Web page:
Military Embedded Systems

3U vs 6U VPX: Understanding the differences and applications


May 31, 2023

Dan Taylor

Technology Editor

Military Embedded Systems

3U vs 6U VPX: Understanding the differences and applications

In the defense industry, the right choice of technology can be a game changer, affecting everything from mission readiness to the tactical capabilities of our armed forces. One critical choice that often faces defense contractors is the selection between different standards for embedded systems.

Among the most prominent of these are 3U and 6U VPX. The choice between these two standards can have significant ramifications for the size, power, and capability of a system. Here we will delve into the differences between 3U and 6U VPX, highlighting their respective advantages, use cases, and how to make an informed choice between the two for your next project.

Further reading:

3U VPX: Features and Benefits

The 3U VPX is a versatile standard, designed with compactness and efficiency in mind. Its technical features include a size of 100 x 160mm, making it lightweight and compact, perfect for systems where space is at a premium.

The major advantages of 3U VPX stem from its size. It is lightweight and space-saving, which is invaluable in a number of defense applications, particularly in the world of uncrewed systems and avionics, where every gram can count. It’s also often more than adequate for tasks that are not overly complex or demanding in terms of processing power.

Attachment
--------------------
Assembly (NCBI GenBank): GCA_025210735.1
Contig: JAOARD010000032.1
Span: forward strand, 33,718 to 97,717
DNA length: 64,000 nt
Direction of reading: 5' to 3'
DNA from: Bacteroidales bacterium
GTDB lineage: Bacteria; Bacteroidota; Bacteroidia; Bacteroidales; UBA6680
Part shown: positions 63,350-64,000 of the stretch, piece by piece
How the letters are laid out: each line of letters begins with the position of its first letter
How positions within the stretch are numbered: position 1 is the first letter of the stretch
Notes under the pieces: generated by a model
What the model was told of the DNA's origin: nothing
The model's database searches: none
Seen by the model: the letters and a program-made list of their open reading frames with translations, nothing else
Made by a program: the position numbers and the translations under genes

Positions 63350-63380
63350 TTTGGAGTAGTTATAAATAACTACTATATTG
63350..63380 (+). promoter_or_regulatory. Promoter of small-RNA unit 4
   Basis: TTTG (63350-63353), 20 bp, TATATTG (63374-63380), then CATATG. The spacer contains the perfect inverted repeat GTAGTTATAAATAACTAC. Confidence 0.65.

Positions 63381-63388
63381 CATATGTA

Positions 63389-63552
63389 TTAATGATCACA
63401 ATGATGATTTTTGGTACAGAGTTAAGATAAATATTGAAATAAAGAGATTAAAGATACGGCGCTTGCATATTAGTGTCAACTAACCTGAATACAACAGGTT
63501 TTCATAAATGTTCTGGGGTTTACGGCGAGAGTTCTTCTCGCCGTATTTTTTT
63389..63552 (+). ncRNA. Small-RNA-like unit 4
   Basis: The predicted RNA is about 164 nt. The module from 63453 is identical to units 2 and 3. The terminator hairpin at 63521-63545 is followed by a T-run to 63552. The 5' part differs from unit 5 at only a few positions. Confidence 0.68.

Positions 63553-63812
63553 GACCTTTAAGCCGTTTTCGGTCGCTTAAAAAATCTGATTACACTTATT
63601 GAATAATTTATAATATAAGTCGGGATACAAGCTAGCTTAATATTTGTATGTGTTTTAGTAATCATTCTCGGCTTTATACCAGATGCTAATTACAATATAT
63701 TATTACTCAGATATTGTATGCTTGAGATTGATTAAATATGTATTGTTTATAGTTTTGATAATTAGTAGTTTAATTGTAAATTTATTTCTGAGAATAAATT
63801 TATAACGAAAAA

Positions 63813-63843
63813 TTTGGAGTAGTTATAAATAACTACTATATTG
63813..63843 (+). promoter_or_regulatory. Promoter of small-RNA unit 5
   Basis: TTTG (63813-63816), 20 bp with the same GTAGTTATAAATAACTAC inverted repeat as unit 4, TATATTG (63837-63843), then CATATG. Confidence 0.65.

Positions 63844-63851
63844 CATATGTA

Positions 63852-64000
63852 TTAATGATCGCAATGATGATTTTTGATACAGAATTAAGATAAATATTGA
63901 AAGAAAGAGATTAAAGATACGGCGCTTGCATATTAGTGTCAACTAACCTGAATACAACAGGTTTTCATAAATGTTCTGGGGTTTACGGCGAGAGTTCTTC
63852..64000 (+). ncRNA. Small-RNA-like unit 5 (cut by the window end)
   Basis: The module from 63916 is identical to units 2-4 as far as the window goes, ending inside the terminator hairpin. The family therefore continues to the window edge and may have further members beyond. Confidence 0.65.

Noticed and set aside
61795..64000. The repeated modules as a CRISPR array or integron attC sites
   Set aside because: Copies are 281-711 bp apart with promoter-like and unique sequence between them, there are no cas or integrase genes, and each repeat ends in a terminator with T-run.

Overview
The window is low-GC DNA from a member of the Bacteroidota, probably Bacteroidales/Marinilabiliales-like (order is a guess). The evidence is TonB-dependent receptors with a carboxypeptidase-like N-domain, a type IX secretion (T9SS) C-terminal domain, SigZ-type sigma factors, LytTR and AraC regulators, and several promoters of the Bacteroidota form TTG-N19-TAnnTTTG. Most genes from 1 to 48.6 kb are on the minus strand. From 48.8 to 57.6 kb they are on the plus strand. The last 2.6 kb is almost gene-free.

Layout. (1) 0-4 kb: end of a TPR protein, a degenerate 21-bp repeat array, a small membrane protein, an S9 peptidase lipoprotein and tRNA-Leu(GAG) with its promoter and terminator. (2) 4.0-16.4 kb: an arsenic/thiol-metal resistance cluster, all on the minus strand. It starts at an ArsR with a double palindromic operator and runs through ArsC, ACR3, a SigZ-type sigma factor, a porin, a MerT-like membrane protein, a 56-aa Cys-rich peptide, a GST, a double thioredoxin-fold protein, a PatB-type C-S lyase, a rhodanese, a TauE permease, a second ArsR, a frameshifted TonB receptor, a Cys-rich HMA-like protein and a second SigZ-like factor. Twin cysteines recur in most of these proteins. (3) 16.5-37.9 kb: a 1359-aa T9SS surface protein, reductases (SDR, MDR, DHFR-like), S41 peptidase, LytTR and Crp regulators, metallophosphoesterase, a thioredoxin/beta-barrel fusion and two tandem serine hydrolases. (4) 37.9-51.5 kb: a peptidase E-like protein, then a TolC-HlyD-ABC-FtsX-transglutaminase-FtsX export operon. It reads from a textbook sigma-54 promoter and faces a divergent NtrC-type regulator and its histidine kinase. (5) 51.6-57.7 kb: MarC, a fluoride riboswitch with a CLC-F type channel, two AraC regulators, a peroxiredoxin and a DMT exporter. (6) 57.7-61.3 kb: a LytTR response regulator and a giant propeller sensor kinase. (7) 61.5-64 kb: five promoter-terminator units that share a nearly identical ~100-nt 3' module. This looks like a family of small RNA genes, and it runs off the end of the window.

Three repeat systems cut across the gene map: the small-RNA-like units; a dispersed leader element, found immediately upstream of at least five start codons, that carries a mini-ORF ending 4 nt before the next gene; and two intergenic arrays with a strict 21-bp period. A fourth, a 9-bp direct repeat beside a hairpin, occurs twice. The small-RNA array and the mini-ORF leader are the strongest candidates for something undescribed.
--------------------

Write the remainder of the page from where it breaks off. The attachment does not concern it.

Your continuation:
Typical use cases for the 3U VPX in the defense industry are diverse. You can often find 3U VPX in small unmanned systems, such as drones, where the light weight and compact size are invaluable. They're also common in avionics, where they can handle the tasks of flight control and monitoring without eating up too much space. Portable communication systems, too, frequently leverage the benefits of 3U VPX.

6U VPX: Features and Benefits

The 6U VPX, in contrast to the 3U, offers greater power and capability, albeit at the cost of a larger size. It measures 233.35 x 160mm, providing more space for connectors, processing units, and other components.

The advantages of the 6U VPX lie in its increased capacity for higher-powered components and its increased number of connectors. This allows it to take on more complex and power-intensive tasks. If you need server-grade computing power in a rugged, military-standard package, the 6U VPX is a likely candidate.